Dell needed another key part for its data center software strategy, and Philadelphia-based Boomi was it. Dell early on saw software as a service (SaaS) as the future of application delivery. Boomi makes a SaaS application integration platform called AtomSphere that enables easy transfer of data between cloud-based and on-premises applications.
9December 2010: Dell Acquires Compellent Storage for $960 Million
Dell lucked into a good deal here. A few months prior, the company had been locked in a bidding war for 3PAR, which Hewlett-Packard eventually won for $2.3 billion. But Compellent also makes a good storage array, specializing in automated data management features, including tiering and thin provisioning. Its main product, Compellent Storage Center SAN, is a combination of data storage hardware and storage management software. With the Compellent merger, Dell was able to focus on data management, thin provisioning, and storage for cloud computing environments. Dell now had modeled all its new storage production on Compellent’s Fluid Data system.
10March 2011: Dell Moves into New-Gen Virtual Desktops
Dell had dabbled a bit in the virtual desktop space in the past, but a new deal with longtime virtualization partners Citrix and VMware produced some new enterprise desktop virtualization packages with much-improved performance attributes. These desktop virtualization packages can be cloud- or locally-based and incorporate prepackaged services with pretested hardware and software.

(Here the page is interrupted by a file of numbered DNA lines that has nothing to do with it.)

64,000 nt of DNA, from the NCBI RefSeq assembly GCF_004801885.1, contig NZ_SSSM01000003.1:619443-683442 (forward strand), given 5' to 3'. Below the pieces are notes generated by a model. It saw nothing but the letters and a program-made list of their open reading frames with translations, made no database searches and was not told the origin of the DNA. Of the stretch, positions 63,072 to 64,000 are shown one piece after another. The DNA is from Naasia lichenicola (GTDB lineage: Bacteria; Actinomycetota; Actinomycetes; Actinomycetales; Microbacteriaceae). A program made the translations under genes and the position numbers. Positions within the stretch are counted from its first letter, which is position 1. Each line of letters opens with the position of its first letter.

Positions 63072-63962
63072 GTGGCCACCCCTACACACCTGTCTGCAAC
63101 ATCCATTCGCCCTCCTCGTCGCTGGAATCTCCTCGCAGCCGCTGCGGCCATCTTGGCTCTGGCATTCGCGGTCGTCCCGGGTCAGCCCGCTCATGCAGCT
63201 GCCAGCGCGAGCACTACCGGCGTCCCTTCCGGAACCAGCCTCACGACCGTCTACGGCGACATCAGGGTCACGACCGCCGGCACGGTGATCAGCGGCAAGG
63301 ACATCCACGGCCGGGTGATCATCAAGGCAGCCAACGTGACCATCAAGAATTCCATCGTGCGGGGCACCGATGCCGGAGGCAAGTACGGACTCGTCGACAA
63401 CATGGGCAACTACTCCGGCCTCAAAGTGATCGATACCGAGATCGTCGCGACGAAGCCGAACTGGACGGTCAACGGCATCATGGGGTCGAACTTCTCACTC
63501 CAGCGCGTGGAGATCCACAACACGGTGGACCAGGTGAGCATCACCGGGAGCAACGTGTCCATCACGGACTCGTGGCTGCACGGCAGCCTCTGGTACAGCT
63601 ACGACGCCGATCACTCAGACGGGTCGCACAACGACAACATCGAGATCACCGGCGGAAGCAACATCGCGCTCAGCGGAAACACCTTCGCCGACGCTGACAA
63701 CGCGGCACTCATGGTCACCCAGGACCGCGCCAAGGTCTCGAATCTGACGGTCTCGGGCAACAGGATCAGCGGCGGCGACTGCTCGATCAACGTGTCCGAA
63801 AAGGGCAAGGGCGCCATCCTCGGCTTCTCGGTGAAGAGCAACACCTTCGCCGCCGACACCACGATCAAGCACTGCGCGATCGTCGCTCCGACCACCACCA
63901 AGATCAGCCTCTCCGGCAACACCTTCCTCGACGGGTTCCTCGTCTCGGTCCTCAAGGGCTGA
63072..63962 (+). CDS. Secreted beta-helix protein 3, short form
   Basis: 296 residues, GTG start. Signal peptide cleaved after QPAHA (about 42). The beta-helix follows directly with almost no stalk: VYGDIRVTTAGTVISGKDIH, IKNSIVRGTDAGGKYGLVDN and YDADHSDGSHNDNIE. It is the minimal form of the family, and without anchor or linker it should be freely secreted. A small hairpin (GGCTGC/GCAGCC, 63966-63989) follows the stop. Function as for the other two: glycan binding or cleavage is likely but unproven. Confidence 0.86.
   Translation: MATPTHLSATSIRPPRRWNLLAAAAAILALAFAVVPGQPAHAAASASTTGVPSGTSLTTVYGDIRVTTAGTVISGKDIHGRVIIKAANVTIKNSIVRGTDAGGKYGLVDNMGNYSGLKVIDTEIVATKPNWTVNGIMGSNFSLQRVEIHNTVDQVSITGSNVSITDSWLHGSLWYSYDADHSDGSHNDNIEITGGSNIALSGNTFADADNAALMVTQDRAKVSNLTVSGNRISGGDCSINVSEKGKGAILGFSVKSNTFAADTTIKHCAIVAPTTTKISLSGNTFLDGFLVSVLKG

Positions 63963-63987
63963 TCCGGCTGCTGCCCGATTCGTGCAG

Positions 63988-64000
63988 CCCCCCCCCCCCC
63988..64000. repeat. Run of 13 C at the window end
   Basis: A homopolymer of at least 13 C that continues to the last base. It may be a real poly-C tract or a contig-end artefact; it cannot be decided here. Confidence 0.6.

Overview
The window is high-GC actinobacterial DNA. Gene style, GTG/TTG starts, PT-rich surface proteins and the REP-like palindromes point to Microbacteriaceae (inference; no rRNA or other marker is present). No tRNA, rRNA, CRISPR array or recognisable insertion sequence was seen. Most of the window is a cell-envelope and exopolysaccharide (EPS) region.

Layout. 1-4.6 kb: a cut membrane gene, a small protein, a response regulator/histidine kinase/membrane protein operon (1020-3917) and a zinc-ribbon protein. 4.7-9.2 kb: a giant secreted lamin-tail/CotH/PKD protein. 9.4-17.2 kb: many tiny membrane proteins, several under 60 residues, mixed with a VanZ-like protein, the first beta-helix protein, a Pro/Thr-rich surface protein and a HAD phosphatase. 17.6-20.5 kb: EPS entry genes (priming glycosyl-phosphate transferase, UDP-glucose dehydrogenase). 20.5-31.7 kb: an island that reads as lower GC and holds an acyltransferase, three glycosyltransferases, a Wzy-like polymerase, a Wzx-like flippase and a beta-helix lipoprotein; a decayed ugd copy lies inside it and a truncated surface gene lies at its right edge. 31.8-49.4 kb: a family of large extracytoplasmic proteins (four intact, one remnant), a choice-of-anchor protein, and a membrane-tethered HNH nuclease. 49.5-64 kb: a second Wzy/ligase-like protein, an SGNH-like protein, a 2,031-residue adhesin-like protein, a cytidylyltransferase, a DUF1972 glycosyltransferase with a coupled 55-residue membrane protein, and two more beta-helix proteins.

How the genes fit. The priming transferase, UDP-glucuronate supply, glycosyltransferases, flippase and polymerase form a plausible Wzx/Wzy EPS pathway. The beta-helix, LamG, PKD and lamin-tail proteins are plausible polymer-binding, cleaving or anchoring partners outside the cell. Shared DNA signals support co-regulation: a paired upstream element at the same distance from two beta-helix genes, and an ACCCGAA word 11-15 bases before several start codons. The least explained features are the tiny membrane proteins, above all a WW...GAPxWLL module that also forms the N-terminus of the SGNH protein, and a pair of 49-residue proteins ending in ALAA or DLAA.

11August 2011: Dell Partners with Cloudera for Hadoop Implementation
Dell got into big data analytics via a new partnership with Cloudera, the first commercial implementation of the open-source data analytics package that came out of Yahoo’s R&D division in 2006. For its part, Dell supplies new-generation PowerEdge C servers and networking components, services, and its vast channel and sales networks to complete the new implementation.
12October 2011: Dell, EMC End Storage Partnership Two Years Early
Following Dell’s acquisitions of EqualLogic and Compellent, its EMC reseller arrangement was strained, to say the least, and didn’t make sense anymore. Dell and EMC officially became storage competitors following the end of a complicated 10-year partnership that was originally to run until 2013; Dell officially discontinued reselling all EMC storage products. This includes Dell-branded EMC OEM and resold EMC storage products, including CLARiiON, Celerra, Data Domain and VNX.
13March 2012: Dell Beefs Up Network Security With SonicWALL Buy
The estimated $1 billion acquisition of SonicWALL gave Dell a new and powerful set of products and services to compete with Cisco Systems, Juniper Networks and HP in the enterprise switching and services business.
14March 2012: Dell Teams with Ubuntu for New Open-Source Cloud Platform
Dell made a strategic international software development community move when it announced a partnership with Ubuntu Linux provider Canonical to support Dell’s own OpenStack-Powered Cloud solution worldwide. Previously, the companies had made the solution available only in the U.S.
15April 2012: Dell Buys Wyse for Thin Clients, Cloud Management Software
This deal is not all about thin clients, for which Wyse is well-known. Wyse also has come up with some respected cloud management software over the last few years that plays largely into this transaction, and Dell thought highly enough of Wyse to want it for its own catalog.